The long awaited final Guidance on the UK Bribery Act was released today. It provides a wealth of guidance for the compliance professional whether a company is located in the UK, US or anywhere else in the world. This will be the first of several articles we will present on the Guidance. We will begin with the Quick Start Guide. Other releases today were the Guidance and Joint Prosecution Guidance.
The Quick Start Guide notes that they key points of the Bribery Act are:
• The Bribery Act only deals with bribery and not other forms of white collar crime.
• A company will only be vicariously liable for the acts of third parties if such illegal conduct was performed on behalf of a company.
• A company does not need to put anti-bribery procedures in place if it has no risk of bribery.
• Corporate hospitality is not prevented by the Bribery Act.
• Facilitation payments are still illegal Bribery Act, just as they were under prior UK law.
The Quick start notes that a company does not commit the offence of failing to prevent bribery if it can show that it had ‘adequate procedures’ in place to prevent bribery. The scope and parameters of adequate procedures will depend on the bribery risks a company face and the nature, size and complexity of a business. So, a small or medium sized business which faces minimal bribery risks will require relatively minimal procedures to mitigate those risks.
The Quick Start lists six general guidelines designed to assist a company to determine what steps it will need to take to determine the scope of its adequate procedures decide what, if anything, a company need to do differently:
1. Proportionality. The action a company should take should be proportionate to the risks a company face and to the size of a the business. So a company might need to do more to prevent bribery if it is a large organization, or if a company is operating in an overseas market where bribery is known to be commonplace, compared to what a company might do if it is a small organization, or is operating in markets where bribery is not prevalent.
2. Top Level Commitment. Those at the top of an organization are in the best position to ensure their organization conducts business without bribery. A company will want to show that it has been active in making sure that all employees (including any middle management) and the key people who do business with a company understand that it does not tolerate bribery.
3. Risk Assessment. Think about the bribery risks a company might face. For example, a company might want to do some research into the markets which it operates and the third parties it deals deal with, especially if a company are entering into new business arrangements and new markets overseas.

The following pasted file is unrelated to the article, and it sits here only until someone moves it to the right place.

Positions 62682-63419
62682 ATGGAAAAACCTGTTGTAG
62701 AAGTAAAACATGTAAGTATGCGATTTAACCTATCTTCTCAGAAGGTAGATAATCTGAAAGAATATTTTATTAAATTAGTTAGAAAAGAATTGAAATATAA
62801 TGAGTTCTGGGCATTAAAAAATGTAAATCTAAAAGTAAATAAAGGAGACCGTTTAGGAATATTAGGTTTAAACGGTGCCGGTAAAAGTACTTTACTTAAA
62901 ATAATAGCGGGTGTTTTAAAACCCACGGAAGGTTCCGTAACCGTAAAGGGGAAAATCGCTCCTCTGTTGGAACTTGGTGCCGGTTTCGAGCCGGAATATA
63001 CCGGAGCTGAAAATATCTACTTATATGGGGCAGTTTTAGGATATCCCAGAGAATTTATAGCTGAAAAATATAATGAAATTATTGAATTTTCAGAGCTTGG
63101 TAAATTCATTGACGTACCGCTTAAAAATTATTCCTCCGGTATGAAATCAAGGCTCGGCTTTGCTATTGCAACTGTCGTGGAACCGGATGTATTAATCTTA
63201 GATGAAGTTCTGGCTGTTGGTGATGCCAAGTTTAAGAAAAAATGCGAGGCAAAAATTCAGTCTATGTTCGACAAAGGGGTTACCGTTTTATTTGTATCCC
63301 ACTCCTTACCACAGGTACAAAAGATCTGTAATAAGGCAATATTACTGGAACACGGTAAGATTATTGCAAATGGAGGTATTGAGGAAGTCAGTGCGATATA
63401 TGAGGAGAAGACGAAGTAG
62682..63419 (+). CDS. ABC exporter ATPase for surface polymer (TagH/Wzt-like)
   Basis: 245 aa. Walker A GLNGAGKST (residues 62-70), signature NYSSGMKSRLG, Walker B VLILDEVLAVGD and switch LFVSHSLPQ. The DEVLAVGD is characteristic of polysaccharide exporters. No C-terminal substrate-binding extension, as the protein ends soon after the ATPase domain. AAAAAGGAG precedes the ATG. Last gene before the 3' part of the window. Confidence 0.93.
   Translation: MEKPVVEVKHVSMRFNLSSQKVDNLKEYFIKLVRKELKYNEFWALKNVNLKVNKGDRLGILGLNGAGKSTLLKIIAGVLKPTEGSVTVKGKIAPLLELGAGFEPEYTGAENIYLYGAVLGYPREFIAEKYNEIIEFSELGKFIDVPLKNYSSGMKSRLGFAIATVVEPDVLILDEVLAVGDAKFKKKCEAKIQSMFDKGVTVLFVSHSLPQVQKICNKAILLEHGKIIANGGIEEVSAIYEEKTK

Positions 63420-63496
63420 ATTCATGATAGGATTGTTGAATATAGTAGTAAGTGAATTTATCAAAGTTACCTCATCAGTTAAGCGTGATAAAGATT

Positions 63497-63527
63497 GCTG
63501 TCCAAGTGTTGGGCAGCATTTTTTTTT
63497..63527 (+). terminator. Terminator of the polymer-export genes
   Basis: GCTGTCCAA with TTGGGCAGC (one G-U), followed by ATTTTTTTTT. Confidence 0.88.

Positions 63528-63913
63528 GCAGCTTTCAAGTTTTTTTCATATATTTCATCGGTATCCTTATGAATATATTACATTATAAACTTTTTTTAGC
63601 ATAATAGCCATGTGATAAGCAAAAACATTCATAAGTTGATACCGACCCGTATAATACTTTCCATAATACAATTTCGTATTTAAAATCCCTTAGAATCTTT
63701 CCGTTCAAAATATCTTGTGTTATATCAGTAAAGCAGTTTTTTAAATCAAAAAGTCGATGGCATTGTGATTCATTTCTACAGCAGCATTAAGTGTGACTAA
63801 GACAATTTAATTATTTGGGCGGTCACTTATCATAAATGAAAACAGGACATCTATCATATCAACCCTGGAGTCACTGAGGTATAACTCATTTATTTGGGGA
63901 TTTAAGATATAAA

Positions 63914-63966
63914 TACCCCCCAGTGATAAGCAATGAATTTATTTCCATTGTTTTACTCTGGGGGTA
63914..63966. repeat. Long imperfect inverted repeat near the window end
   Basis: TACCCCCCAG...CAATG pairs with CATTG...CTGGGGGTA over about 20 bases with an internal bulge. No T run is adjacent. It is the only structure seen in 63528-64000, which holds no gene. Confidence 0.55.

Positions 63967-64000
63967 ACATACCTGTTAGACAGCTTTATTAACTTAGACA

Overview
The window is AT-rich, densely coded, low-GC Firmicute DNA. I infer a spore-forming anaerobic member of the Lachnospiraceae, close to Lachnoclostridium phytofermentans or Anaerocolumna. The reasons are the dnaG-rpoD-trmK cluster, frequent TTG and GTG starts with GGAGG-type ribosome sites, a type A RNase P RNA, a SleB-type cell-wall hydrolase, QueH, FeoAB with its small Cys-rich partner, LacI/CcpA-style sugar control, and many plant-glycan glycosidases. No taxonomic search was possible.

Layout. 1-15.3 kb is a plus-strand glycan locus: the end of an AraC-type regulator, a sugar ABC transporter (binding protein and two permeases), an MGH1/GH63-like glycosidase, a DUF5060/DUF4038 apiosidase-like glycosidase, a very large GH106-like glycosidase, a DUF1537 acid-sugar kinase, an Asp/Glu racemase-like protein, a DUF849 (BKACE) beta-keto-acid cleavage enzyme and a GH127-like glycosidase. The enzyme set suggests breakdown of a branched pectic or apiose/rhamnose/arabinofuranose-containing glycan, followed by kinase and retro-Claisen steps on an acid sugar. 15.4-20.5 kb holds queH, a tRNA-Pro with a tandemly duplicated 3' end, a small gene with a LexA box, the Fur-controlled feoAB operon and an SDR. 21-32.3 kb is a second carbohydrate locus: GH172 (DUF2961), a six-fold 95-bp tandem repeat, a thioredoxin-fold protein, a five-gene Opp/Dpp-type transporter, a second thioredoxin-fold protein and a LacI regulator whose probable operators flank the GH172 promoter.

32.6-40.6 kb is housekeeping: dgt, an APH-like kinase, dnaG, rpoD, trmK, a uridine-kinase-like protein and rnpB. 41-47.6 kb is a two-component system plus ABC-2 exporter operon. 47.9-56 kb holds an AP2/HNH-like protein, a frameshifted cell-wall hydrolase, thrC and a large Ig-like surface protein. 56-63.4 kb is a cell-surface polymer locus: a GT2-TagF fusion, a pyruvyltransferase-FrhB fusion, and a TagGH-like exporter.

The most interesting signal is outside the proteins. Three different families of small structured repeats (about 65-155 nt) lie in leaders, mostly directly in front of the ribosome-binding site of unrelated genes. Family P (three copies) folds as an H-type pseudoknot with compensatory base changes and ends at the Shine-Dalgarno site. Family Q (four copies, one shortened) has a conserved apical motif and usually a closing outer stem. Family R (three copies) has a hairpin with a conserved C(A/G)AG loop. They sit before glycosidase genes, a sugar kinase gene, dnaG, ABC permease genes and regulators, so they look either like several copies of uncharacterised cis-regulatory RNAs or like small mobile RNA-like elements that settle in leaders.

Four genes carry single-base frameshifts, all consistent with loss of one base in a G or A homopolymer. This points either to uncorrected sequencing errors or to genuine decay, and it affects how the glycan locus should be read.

4. Due Diligence. Knowing exactly who a company is dealing with can help to protect a business from taking on people who might be less than trustworthy. A company may therefore want to ask a few questions and do a few checks before engaging others to represent a company in business dealings.
5. Communication. Communicating anti-bribery policies and procedures to staff and to others who will perform services for a company enhances awareness and helps to deter bribery by making clear the basis on which an organization does business. A company may, therefore, want to think about whether additional training or awareness appropriate or proportionate to the size and type of its business.
6. Monitoring and Review. The risks a company faces and the effectiveness of procedures may change over time. A company may want, therefore, to keep an eye on the anti-bribery procedures so that they keep pace with any changes in the bribery risks a company may face when, for example, a company enters new markets.
The Quick Start goes on to provide guidance on risk assessment, due diligence and the use of third party consultants in the creation of anti-bribery policies and procedures. Every practitioner needs to be aware of these releases and should review them to determine their impact your company.
This publication contains general information only and is based on the experiences and research of the author. The author is not, by means of this publication, rendering business, legal advice, or other professional advice or services. This publication is not a substitute for such legal advice or services, nor should it be used as a basis for any decision or action that may affect your business. Before making any decision or taking any action that may affect your business, you should consult a qualified legal advisor. The author, his affiliates, and related entities shall not be responsible for any loss sustained by any person or entity that relies on this publication. The Author gives his permission to link, post, distribute, or reference this article for any lawful purpose, provided attribution is made to the author. The author can be reached at firstname.lastname@example.org.
© Thomas R. Fox, 2011